A regional assessment of the genetic diversity of eelgrass throughout Southern New England tested against potential stress parameters to yield maps of eelgrass distribution and resilience.
Frederick T. Short, Ph.D., Department of Natural Resources and the Environment, UNH,
Anita S. Klein, Ph.D., Department of Biological Sciences, UNH
David M. Burdick, Ph.D., Department of Natural Resources and the Environment, UNH
Gregg E. Moore, Ph.D., Department of Biological Sciences, UNH
N. Tay Evans, M.S., Massachusetts Division of Fisheries, MA
Holly Bayley, B.S., Cape Cod National Seashore, MA
Stephen Granger, M.S., University of Rhode Island, RI
Christopher Pickerell, M.S., Cornell Cooperative Extension, NY
Jamie Vaudrey, Ph.D., University of Connecticut, CT
Conservation Mooring Projects
Eelgrass (Zostera marina) is declining at an alarming rate in Massachusetts due to a variety of anthropogenic stressors. Water quality impairment is the most commonly cited cause of this decline. However, boating impacts, such as damage from traditional mooring systems, also play a role in the loss of eelgrass extent.
Traditional block and chain moorings can create large circular scars in eelgrass beds due to the footprint of the block and the scouring action of the chain as it drags along the substrate.
For at least the past two decades impacts from mooring blocks and chain have been reported in the literature in seagrass systems around the globe (Walker et al 1989; Hastings et al 1995). More recently there has been a call to transition toward “seagrass friendly” moorings (Montefalcone et al. 2008 ), systems designed to minimize scour of seagrass beds with a helical anchor and floating, flexible rode. In Massachusetts, use of “seagrass friendly” or “conservation moorings” are rare and traditional moorings are still the norm.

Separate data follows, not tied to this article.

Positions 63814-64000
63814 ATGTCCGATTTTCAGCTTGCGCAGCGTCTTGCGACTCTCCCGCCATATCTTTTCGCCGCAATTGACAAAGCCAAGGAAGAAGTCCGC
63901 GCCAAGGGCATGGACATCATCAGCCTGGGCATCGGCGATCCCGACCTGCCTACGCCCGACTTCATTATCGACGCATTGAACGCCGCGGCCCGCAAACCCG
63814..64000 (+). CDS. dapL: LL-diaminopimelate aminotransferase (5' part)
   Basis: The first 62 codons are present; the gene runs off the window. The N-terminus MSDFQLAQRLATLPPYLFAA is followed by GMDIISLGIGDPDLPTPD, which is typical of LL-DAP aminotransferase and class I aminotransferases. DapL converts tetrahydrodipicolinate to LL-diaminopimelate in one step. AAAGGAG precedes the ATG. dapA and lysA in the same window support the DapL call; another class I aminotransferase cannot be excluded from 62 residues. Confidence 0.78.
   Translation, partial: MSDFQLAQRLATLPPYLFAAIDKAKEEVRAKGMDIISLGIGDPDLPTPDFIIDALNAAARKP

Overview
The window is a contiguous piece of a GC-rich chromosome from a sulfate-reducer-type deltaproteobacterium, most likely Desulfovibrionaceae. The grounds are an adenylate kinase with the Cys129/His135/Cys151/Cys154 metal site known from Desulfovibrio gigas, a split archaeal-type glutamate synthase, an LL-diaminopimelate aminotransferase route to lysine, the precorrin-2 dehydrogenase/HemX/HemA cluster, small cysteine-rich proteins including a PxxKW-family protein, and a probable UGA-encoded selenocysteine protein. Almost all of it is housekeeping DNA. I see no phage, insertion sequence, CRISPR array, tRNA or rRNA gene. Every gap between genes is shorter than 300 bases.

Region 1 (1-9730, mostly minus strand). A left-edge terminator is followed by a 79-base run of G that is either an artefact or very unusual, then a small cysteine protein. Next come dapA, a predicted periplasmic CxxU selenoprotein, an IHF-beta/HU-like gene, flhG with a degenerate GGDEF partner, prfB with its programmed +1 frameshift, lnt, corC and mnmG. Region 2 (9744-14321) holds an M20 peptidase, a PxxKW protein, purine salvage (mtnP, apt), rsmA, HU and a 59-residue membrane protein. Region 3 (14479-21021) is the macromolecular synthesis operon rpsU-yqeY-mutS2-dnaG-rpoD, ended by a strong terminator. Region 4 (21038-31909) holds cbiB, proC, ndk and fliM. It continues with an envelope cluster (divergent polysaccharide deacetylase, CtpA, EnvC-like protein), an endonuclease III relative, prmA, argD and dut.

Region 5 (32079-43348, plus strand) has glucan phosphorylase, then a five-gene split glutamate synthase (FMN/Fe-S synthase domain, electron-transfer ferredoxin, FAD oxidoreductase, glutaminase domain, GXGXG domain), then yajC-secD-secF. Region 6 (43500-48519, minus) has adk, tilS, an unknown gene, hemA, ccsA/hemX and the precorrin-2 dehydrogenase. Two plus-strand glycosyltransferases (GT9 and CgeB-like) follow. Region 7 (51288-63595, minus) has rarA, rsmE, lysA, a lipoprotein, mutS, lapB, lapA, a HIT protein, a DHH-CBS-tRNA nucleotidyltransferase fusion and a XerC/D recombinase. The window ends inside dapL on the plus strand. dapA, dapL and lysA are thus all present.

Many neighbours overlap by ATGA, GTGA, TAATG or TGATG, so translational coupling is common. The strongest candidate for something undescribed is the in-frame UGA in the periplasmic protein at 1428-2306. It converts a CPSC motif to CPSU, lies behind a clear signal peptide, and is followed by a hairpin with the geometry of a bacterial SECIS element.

MarineFisheries partnered with The Massachusetts Bays Program NEP, received a NOAA Habitat Restoration Grant with additional funding from the National Estuary Program and The Nature Conservancy. The objective of the project is to demonstrate the use of “conservation moorings” in two harbors in Massachusetts with a strong emphasis on outreach to boat owners and harbormasters. The primary objective of the study is to assess the ability of eelgrass to grow back into the scars left by traditional moorings after tackle is replaced with a “conservation mooring” system. After mooring tackle is replaced, the study will compare the rates of recovery in scars with and without eelgrass transplants.
The results of this project will have immediate management implications. Resource agencies are already recommending the use of “conservation moorings” and permitting agencies including the Army Corp of Engineers are re-writing mooring regulations with an emphasis on the use of this emerging technology.
4. Review of Coastal Alteration Projects
Projects should avoid impacts to eelgrass, a special aquatic site designated under the Clean Water Act Section 404.b(1). Consultation with MarineFisheries investigators is recommended if a project involves potential impacts to eelgrass or if a project requires eelgrass restoration or mitigation. Please see Technical Review for more information about MarineFisheries’ role in environmental review.
For more information, please refer to the following technical report:
TR-43 Evans, N. T., and A. S. Leschen. 2010. Technical guidelines for the delineation, restoration, and monitoring of eelgrass (Zostera marina) in Massachusetts coastal waters.
5. Rapid Site Assessments
Using video and acoustic methods, MarineFisheries is developing methods to quickly assess the health status and distribution of eelgrass beds.